At least nine tornadoes were reported in Kansas and Oklahoma on Sunday night as a massive winter storm moves east across the U.S.
One tornado destroyed a home, toppled trees and knocked over power lines in Liberal, Kansas, near the state line with Oklahoma, according to local authorities.
At least 12 people were injured due to the severe weather in Oklahoma's third-largest city, Norman, located about 20 miles south of the state's capital. None of the injuries were critical and there were no reported fatalities, according to the city.
Drones are helping assess damage on Monday, Norman Police Chief Kevin Foster said.
Some roads have been shut down and two Norman elementary schools are closed, Foster said.
Wind gusts over 70 mph and hail measuring 1 inch in diameter were reported in Oklahoma City. Meanwhile, gusts of 114 mph were recorded in Memphis, Texas, near the state line with Oklahoma, according to the National Weather Service.
The same weather system last week left California buried under 84 inches of snow in some places and flooded with more than 11 inches of rain in others.
Snowfall tops 6.5 feet, rainfall tops 5 inches across Southern California
More than 40,000 customers remain without power in California.
After sweeping across the Great Plains on Sunday night, the fast-moving system is forecast to hit the Midwest on Monday afternoon and then the Northeast by Monday evening.
Severe thunderstorms are possible in Illinois, Indiana, Ohio and northern Kentucky. One tornado was already confirmed in Illinois Monday morning and more are possible in Indiana and Illinois in the afternoon.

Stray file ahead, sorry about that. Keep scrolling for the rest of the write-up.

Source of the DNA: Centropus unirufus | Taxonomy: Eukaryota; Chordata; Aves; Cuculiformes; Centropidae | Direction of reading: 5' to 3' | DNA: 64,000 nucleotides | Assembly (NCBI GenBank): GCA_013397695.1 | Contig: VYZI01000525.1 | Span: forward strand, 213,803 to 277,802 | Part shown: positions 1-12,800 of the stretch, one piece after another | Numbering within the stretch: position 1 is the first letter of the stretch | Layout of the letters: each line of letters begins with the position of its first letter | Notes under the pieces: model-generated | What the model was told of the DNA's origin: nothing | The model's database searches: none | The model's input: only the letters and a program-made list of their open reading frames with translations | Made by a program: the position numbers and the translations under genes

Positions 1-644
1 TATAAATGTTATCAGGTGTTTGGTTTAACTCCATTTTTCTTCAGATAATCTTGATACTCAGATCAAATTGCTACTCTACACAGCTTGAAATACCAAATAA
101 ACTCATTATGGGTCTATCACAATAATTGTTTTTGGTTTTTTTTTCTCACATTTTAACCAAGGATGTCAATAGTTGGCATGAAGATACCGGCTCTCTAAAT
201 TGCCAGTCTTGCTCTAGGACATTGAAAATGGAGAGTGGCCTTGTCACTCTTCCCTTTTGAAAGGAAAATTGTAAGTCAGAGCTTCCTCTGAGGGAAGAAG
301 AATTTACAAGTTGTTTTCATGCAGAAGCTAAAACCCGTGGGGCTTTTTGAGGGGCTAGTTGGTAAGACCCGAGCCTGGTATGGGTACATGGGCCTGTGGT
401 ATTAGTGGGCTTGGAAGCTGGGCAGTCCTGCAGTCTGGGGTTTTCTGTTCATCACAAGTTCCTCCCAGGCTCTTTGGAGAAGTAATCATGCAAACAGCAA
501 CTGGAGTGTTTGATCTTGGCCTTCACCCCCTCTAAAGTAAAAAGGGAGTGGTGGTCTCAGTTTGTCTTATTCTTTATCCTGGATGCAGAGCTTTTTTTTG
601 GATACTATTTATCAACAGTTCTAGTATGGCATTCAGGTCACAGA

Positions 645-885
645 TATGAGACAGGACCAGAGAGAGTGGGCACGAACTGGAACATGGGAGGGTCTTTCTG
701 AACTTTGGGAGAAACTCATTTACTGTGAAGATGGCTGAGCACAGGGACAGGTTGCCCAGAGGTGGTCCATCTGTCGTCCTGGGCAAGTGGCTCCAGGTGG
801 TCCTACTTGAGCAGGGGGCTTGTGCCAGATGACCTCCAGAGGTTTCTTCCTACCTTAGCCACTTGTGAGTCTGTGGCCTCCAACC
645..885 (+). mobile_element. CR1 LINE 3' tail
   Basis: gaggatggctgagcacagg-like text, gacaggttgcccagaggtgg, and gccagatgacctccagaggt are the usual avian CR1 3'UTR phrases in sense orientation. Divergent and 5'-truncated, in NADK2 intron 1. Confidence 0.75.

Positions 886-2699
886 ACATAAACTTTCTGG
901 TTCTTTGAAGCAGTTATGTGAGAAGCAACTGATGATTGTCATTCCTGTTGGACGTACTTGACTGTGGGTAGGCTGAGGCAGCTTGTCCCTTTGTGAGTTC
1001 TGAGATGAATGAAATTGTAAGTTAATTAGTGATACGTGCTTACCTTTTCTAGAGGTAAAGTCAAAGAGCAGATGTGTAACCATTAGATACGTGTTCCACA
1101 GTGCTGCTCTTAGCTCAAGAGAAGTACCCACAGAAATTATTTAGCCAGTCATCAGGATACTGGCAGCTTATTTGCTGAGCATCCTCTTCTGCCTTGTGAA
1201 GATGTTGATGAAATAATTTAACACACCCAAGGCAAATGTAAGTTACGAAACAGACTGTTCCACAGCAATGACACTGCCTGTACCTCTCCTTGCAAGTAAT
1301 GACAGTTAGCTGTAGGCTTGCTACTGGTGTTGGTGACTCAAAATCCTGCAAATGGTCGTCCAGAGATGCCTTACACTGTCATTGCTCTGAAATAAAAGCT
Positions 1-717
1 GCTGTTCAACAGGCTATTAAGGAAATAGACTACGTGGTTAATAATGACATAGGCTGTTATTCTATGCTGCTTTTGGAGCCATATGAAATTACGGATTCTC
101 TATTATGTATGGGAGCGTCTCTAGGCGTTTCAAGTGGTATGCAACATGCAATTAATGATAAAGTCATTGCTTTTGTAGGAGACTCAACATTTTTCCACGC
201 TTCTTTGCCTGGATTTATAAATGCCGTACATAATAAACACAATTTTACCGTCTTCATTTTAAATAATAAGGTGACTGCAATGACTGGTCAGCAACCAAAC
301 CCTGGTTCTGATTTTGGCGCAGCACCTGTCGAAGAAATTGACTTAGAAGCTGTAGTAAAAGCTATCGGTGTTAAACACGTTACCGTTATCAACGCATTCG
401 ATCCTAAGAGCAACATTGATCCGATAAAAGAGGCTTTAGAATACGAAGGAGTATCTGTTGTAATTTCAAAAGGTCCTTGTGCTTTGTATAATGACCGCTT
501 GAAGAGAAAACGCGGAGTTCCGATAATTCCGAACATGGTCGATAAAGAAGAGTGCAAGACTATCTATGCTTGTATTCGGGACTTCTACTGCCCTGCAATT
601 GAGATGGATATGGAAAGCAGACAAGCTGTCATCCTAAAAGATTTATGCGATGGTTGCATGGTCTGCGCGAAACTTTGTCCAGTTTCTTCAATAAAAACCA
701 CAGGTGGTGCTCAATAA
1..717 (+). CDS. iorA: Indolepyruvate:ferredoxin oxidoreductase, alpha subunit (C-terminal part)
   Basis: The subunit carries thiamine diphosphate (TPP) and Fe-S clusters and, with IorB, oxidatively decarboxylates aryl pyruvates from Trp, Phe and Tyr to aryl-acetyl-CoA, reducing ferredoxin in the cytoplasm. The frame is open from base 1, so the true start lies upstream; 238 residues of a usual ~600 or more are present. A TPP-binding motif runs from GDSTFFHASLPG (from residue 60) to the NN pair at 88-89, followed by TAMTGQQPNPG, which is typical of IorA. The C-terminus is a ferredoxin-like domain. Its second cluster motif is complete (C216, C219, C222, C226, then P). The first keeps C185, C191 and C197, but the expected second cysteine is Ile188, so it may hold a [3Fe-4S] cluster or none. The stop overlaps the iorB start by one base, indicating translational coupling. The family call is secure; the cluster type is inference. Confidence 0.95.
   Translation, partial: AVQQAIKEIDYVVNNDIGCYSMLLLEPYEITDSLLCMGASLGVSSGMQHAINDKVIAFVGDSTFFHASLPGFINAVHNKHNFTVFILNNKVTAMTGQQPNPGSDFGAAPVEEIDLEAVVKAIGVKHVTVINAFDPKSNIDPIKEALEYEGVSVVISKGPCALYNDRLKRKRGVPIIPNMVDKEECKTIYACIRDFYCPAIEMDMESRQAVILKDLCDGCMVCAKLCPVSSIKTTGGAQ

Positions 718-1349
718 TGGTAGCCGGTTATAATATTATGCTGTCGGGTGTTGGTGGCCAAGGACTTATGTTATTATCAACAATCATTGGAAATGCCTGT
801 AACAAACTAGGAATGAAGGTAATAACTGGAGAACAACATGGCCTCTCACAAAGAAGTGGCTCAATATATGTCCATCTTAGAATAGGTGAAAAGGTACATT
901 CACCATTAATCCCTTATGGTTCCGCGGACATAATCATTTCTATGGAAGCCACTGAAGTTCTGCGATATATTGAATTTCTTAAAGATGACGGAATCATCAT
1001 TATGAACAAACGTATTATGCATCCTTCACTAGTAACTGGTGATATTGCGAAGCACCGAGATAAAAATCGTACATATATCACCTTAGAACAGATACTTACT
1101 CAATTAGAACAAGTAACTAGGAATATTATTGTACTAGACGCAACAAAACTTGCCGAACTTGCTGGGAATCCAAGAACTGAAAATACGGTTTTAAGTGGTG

In Minnesota, Wisconsin and Michigan, a mixture of ice and snow is in the forecast.
Over 140,000 customers are without power in Michigan in the wake of a major ice storm that struck last week.
In the Northeast, the snow will begin Monday night, with snowfall rates possibly reaching 1 to 2 inches per hour in New Jersey, New York City and Connecticut.
New York City could get 2 to 5 inches of snow from Monday night into Tuesday morning, while Boston is forecast to get 3 to 4 inches.
Up to 10 inches of snow is forecast for upstate New York, Connecticut and western Massachusetts. One foot is possible from the Catskills to the Berkshires.
Meanwhile, yet another storm is forecast to slam California and much of the West Coast, from Los Angeles to Seattle.
The National Weather Service has issued a blizzard warning for Northern California mountains in the Sierra Nevada range, where up to 6 feet of snow is possible. Southern California won't get as much rain as last week but could see an additional 2 to 3 inches. Heavy snow is also expected in the Rocky Mountains this week, with a potential 12 to 24 inches from Idaho to Arizona.
ABC News' Victoria Arancio and Flor DeMaria Tolentino contributed to this report.